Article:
Standards of Design


• Design must be considered as an integral part of an organization.

• Design must perform in response to human needs.

• Design is a requirement–not a cosmetic addition.

• To not design is to suffer design by default.

• Design can save money (reduce labor, materials, production).

• Design can save time (presents information more clearly).

• Design enhances communication (accelerates learning/acceptance).

• The absence of design is hazardous!

• Design is the transmission of information and ideas by visual means.

• Design is a persuasive tool.

• It is the designer’s business to recognize, plan, and stimulate coming trends.
• Good design will meet the pressures of expanding technology, commercial competition, and the
   demands of a fast-changing existence.

• Design is the organization of materials and forms in such a way as to fulfill a specific purpose.

• Good design persuades.

• Design relates objects/organizations to people.

• Design is a means for improving safety and efficiency.

• Design creates alternate solutions for each problem.

• Design involves affecting an audience.

• Good design gets positive responses to visual messages.

• Good design is aware of basic marketing concepts and how they affect visual imagery.

• Effective design is fresh, innovative, and is concerned with details.

• Design provides a client or consumer with a basis for selection.

• Every time a customer makes a selection, he/she exercises judgment in matters of appearance,
   function, and a perceived value to him/her.

• An emphasis on appearance provides a clue to your personality and financial resources.

• Image cannot be divided into categories, but must be recognized as the result of the combination
   of perceptions and associations.      

On: Balance

“Objects are immediately seen as having a certain size as well as having a location in space.  No object is seen as being unique or isolated.  A scale of size, a scale of brightness, or a scale of distance is always present in the total visual/perceptual field.”

“To be seen, an object must be assigned a place in the whole. Perception involves not only the placement of objects, shapes, colors, etc. but an interplay of directed tensions.  These tensions are not created by the viewer but are inherent forces within the image.”

“Balance is a state wherein the forces acting upon an object compensate for the presence of each other.  A pure state of balance causes all action to cease.”

“Balance does not require symmetry.”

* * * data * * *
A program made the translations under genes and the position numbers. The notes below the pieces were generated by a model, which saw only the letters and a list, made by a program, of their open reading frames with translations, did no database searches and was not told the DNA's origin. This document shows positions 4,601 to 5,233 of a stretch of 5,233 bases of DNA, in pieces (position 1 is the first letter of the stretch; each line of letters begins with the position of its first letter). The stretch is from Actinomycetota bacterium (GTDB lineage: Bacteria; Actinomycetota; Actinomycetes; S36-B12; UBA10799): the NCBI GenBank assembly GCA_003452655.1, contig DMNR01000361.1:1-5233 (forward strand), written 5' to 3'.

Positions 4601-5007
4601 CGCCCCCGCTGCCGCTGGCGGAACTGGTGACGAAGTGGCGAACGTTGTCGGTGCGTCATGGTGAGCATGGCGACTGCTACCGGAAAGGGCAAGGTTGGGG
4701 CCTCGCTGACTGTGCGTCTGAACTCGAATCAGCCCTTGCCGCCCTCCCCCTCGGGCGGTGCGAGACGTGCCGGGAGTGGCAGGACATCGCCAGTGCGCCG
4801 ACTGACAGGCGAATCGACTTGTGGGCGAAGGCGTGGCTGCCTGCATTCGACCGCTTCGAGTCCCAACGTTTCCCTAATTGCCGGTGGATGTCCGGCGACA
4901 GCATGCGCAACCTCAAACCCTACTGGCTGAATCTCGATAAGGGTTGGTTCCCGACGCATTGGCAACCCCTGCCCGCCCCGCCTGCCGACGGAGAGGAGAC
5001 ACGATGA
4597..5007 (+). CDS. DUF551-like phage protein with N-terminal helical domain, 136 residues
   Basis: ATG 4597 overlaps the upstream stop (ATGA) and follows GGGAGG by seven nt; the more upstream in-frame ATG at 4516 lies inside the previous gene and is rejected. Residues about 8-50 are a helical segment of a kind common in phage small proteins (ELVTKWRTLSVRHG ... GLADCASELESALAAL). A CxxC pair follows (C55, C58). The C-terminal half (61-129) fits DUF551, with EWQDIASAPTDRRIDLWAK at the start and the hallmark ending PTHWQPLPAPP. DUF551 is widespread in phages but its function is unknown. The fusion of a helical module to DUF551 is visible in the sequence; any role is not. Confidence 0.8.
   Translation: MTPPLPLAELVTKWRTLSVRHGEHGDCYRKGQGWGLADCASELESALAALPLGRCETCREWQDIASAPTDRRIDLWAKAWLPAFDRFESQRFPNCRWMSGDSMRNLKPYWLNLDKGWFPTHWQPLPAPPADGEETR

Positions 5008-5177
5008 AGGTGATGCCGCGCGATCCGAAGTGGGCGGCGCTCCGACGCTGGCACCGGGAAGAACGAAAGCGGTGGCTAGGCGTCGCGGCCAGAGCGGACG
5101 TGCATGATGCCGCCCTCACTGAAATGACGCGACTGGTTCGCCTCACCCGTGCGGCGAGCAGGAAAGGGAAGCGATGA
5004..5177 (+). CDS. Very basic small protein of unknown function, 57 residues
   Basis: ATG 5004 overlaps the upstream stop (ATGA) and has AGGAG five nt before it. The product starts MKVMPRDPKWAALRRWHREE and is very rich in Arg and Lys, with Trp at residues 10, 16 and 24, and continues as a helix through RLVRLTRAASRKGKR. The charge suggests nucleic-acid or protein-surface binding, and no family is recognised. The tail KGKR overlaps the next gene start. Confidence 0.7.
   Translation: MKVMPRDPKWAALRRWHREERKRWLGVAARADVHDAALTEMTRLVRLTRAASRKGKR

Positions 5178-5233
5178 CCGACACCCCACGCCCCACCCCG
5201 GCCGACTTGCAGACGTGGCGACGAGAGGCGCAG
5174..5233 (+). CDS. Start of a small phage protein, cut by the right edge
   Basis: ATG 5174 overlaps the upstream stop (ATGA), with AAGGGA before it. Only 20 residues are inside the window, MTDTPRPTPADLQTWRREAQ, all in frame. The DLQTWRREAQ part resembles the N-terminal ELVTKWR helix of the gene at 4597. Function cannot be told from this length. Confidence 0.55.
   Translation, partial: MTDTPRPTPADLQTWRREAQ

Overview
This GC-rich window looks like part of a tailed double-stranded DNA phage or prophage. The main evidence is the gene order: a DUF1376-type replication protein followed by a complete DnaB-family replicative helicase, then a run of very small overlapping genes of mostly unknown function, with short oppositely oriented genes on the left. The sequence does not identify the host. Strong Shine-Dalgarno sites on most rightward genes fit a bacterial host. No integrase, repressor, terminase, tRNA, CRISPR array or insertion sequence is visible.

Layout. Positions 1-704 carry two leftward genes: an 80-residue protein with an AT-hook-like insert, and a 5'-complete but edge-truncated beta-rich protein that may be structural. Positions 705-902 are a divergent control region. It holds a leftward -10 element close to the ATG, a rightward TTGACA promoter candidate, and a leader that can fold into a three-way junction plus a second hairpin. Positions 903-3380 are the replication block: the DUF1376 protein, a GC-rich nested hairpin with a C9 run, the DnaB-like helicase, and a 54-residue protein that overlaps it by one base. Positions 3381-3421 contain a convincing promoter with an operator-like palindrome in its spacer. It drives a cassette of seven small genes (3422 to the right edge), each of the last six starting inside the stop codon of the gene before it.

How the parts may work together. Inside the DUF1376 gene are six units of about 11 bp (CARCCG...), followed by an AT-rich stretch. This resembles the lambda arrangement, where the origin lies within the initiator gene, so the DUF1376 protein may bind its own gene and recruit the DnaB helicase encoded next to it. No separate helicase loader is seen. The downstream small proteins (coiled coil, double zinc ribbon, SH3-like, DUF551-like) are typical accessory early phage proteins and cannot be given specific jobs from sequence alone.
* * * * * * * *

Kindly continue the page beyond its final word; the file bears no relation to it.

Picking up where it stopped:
“The properties of weight and direction are always dynamic.”

“Weight depends on a location or visual composition.  Strong compositions support more visual weight than weak or off-center compositions that do not respect the natural horizontal/vertical grid structure of any visual field.”

“Perception may be influenced by the viewer’s intrinsic interest in an image, or by the viewer’s hopes, fears, and knowledge.”

“We live in a space where dynamics vary with direction.  Top and bottom seem to mean more to us than right or left.”

“Moving away from the center of gravity requires work.”

“In a visual system, weight and direction cause movement, or a state of imbalance that must be stabilized in order to bring the system back to equilibria.”


Rest In Peace Hank Thompson

Henry “Hank” William Thompson (September 23, 1925 – November 6, 2007) was a country music star whose career spanned seven decades. He sold over 60 million records worldwide and is considered one of the “Kings of Western Swing”.

Thompson’s musical style, characterized as Honky Tonk Swing, was a mixture of fiddles, electric guitar and steel guitar that featured his distinctive, baritone vocals. His backing band, The Brazos Valley Boys, was voted the #1 Country Western Band for 14 years in a row by Billboard Magazine.

The primary difference between his music and that of Bob Wills
was that Thompson, who used the swing beat and instrumentation to
enhance his vocals, discouraged the use of solo instrumentals from his musicians that Bob Wills used regularly during his career.

Hank Thompson was the first to do a number of things (and he did things his own way) :

  • The first musician to tour with a sound and lighting system.
  • The first musician to receive a corporate sponsorship.
  • The first musician to record in stereo.
  • The first single musician to record a live album.
  • His 1950s variety show was the first variety show broadcast in color.

He wore some mighty sharp suits too! His color TV show allowed him to show off some wild wardrobes that surely influenced Porter Wagoner, a country music contemporary ( see c>log article dated 10/29/07).

There will be a celebration of Hank’s life and all of his fans are invited to attend.
The event will be held on November 14, 2007 at Billy Bob’s Texas, 2520 Rodeo Plaza, Ft Worth, Texas. Time: 2:00PM–?

It is requested that, in lieu of flowers, a donation in Hank’s name be made to The Heart of Texas
Country Music
Museum, 1701 Bridge St, Brady, TX 76825, or your favorite charity.